Catalan crisis: Spain Senate to vote on emergency powers
The Spanish Senate is due to discuss a plan by the Madrid government to take over some of Catalonia's autonomous powers, amid an escalating crisis over the region's push for independence.
Earlier this month Catalonia held a disputed referendum on the issue.
The Senate is expected to pass the emergency measures, which include sacking the Catalan president.
Meanwhile the regional parliament has been debating a possible declaration of independence.
The debate began on Thursday, after Catalan President Carles Puigdemont failed to reveal a favoured course of action, and called on MPs to decide on a response.
- What powers does Catalonia have?
- The case for and against independence
- Reality Check: Police violence in Catalonia
Mr Puigdemont signed a declaration of independence following the 1 October vote, but immediately halted implementation and called for negotiations between Catalonia and the Spanish government.
The Catalan government said that of the 43% who took part in the referendum, 90% were in favour of independence.
However, the Constitutional Court ruled it was illegal.
How did Thursday's debate unfold?
During Thursday's Catalan parliamentary session, a government spokesman said a proposal to implement the results of a referendum on independence would be submitted to lawmakers on Friday.
Hard-line separatists continued their calls for an official declaration of independence.
"We will continue on the path to a Catalan republic," an MP for the far-left CUP, which provides key support for the pro-independence governing coalition, said.
But Ines Arrimadas, leader of the anti-independence Citizens's Party, accused Mr Puigdemont of missing countless opportunities to resolve the crisis through negotiation.
"You still have time to return to legality and call elections," she said.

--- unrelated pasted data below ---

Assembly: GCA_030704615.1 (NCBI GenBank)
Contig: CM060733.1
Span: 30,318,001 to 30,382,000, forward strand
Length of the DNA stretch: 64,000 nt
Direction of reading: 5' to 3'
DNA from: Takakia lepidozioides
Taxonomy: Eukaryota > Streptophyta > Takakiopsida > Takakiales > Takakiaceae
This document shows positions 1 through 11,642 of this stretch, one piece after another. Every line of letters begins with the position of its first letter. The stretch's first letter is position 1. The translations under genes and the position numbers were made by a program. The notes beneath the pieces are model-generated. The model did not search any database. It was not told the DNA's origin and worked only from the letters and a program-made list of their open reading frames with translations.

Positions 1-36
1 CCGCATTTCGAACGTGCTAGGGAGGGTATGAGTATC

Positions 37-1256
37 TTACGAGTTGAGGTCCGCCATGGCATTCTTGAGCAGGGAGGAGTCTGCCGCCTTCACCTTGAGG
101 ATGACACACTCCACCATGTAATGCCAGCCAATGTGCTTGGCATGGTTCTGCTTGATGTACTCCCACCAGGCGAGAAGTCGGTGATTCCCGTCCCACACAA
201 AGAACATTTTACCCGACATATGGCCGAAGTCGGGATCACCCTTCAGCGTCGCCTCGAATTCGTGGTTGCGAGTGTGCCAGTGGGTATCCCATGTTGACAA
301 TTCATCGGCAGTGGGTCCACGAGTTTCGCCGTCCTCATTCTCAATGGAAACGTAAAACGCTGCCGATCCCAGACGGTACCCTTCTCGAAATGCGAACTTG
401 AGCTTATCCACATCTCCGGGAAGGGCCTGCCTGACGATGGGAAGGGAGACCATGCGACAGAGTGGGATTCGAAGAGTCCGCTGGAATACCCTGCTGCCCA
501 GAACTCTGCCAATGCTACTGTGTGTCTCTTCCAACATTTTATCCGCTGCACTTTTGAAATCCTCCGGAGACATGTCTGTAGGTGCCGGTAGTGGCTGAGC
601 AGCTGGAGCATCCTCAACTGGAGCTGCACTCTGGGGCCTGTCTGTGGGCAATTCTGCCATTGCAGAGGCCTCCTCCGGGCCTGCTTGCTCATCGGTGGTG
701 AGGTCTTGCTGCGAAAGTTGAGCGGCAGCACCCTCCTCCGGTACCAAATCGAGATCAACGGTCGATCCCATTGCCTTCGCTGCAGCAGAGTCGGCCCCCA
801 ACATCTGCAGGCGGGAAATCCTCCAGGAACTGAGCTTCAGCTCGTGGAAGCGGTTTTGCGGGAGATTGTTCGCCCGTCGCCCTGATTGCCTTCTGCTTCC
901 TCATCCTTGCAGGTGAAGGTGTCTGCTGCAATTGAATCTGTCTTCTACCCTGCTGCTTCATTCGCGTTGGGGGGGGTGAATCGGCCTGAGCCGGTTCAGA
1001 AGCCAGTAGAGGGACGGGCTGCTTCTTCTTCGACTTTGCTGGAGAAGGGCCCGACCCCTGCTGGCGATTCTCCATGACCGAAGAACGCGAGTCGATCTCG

What will happen in the Spanish Senate on Friday?
The Senate is due to hold a vote on the government's plan to trigger Article 155 of the Spanish constitution, which empowers the government to take "all measures necessary to compel" a region in case of a crisis.
The article has never been used before.
- Were reports of Catalan violence fake?
Under the proposals announced by Prime Minister Mariano Rajoy this week, Mr Puigdemont would be removed and new regional elections held. Madrid would take control of Catalonia's finances, police and public media.
Mr Rajoy's centre-right government has a majority in the Senate. The plan has also been approved by opposition parties.
Adding fuel to the fire
By Katya Adler, Europe Editor, BBC News in Barcelona
Article 155 of Spain's 1978 constitution has never been used before in democratic Spain. And for good reason.
Spaniards call it their government's "nuclear option".
But on Friday the Spanish Senate is expected to vote in favour of triggering Article 155 and stripping the region of Catalonia of its autonomous powers.
The move is the only way, the Spanish government insists, to calm the Catalan crisis.
But Catalan leaders say such a move will simply add fuel to the fire – making it more likely that Friday will be the day that they officially declare an independent Catalan republic.
Friday's front page headline of Spain's Barcelona-based newspaper El Periodico tells the story. It reads: "Unilateral Declaration of Independence and Goodbye."
More on the Catalan crisis
- Catalan Spaniards fear loss of identity
- The man who wants to break up Spain
- Catalonia vote: Spain's biggest crisis for a generation
Catalonia in numbers
16% of Spain's population live in Catalonia, and it produces:
25.6% of Spain's exports
19% of Spain's GDP
20.7% of foreign investment
Ministry of Economy, Industry and Competitiveness, Eurostat, Bank of Spain GettySource – bbc.com